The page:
Congratulations on making it this far in guiding a customer through their journey. So far, you’ve attracted prospects to your website with SEO and paid ads, enticed them to sign up for your email and SMS list, and nurtured them with welcome emails and informational content.
Well, now is when your hard work pays off.
The next stage in lifecycle marketing is conversion. This includes all the steps you take to encourage leads to make a purchase, which marketers like to call conversion rate optimization. CRO starts in your marketing materials and continues until a buyer has completed the checkout process.
In this chapter, we will provide some ecommerce conversion rate optimization tips designed to increase conversions for online stores.
Down the Full Lifecycle Marketing Ebook
Measuring Conversion Rates
Before we talk about improving your conversion rates, let’s talk about measuring your conversation rate. A conversion rate is the percentage of visitors that take a desired action—and a conversion can mean many things.
For example, a conversion could mean signing up for your email list, sharing something on social media, or making a purchase on your website. We’re going to focus on website purchases because that is the conversion that makes affects your bottom line.
To measure your conversion rate, take the number of people who make a purchase and divide it by the number of people who visited a particular product page.
For example, if 10 people purchased a pair of socks and 100 people visited that product page, your conversion rate for that page is 10%.
We recommend you track your conversion rates for a few weeks to develop your own benchmarks. From there, make one change at a time so you can measure its effectiveness.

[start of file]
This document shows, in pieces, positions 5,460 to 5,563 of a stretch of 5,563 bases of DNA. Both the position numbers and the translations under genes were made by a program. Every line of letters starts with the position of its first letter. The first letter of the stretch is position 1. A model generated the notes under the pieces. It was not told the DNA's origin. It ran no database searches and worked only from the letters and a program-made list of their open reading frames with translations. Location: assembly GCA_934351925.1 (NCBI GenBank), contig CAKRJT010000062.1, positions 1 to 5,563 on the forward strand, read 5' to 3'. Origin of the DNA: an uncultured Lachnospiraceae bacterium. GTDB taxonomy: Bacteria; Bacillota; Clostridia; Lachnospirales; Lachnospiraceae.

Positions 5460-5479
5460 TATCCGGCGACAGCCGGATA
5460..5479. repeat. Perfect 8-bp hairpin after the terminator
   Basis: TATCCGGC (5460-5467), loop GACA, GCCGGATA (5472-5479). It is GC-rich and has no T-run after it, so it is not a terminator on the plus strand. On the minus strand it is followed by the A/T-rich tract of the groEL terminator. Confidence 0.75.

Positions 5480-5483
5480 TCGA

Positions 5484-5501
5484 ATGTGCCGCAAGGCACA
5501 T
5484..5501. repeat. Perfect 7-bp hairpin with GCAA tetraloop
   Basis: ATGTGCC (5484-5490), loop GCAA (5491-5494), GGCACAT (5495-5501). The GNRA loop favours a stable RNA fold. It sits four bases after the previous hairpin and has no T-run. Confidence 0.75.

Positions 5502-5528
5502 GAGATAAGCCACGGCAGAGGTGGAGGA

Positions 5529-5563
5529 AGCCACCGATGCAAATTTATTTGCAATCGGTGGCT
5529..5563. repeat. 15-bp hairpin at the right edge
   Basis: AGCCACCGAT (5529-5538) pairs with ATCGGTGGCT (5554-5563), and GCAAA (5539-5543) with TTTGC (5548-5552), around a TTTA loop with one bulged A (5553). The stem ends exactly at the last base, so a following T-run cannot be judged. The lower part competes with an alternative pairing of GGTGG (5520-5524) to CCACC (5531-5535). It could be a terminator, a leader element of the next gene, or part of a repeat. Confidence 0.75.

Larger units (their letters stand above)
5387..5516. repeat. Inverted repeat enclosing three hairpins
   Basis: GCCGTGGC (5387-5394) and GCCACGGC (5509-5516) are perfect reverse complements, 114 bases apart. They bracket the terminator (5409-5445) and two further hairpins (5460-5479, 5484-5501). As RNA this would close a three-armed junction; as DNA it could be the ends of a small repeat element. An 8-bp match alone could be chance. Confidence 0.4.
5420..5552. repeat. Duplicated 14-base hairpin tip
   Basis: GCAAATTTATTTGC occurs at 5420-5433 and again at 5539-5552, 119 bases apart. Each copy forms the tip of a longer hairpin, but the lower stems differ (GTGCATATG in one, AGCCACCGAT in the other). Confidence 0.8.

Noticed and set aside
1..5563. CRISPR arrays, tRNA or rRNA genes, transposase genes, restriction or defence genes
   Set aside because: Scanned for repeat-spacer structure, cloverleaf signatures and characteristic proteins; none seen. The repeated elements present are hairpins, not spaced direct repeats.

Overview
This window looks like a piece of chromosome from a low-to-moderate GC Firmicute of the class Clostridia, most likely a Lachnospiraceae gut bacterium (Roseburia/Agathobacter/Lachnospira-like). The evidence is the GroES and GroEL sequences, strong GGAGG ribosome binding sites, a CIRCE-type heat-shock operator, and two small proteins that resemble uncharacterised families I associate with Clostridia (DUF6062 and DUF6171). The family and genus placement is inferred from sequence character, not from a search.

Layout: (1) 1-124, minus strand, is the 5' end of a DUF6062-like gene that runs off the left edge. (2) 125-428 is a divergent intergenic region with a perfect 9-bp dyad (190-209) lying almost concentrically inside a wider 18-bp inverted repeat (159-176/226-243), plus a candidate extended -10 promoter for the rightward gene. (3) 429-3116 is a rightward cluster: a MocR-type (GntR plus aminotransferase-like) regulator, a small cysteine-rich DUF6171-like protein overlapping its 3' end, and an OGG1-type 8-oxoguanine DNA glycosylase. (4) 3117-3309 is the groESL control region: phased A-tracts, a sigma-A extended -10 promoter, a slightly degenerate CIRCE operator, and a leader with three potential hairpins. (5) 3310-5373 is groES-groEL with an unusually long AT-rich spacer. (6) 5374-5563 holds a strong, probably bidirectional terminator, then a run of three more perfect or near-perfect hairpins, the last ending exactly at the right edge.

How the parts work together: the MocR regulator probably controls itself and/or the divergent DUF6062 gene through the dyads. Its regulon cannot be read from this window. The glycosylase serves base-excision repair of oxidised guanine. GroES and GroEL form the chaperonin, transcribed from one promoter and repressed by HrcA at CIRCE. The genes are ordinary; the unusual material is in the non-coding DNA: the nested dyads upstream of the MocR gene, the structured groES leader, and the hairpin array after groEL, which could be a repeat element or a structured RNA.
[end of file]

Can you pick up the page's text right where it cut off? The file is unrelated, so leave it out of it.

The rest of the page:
Ecommerce Conversion Rate Optimization Tips
Let’s get into the meat and potatoes of this chapter: how to encourage website visitors to make a purchase from your ecommerce site. Remember, CRO is all about usability and functionality. We will break this down into three areas: your emails, landing pages and checkout process.
Optimize Your Emails
Too many online stores focus all of their CRO effects on their website checkout page when they should also be focusing on their outreach strategies. A well-crafted email strategy can boost conversions and provide one of the highest ROIs in marketing.
Start by segmenting your audience. One of the keys to improving conversions is being selective about the messages you send and to who you send them to. For example, you’ll want to market to VIPs much differently than new users. There are also many trickle-down effects of audience segmentation, like reduced spam complaints, better deliverability and a better customer experience.
Fine-tune your subject lines. Subject lines can make or break an email campaign. We recommend extensive a/b testing of subject lines to identify what resonates with your target audiences.
Make your CTAs easy to find. You wouldn’t believe how many times we see online stores sending out emails without a clear call to action (CTA). Believe it or not, subscribers want you to provide directions—make your call to action button big and bright so people can’t miss it.
Set up abandoned cart automation. One of these easiest ways to increase conversion rates is to set up an abandoned cart automation. In our last chapter, we mentioned how shopping cart abandonment rates are close to 90%. Online stores can easily convert a few of those customers with a simple email. To boost rates even further, create a sense of urgency by letting people know that you’ll only save the item for a few hours.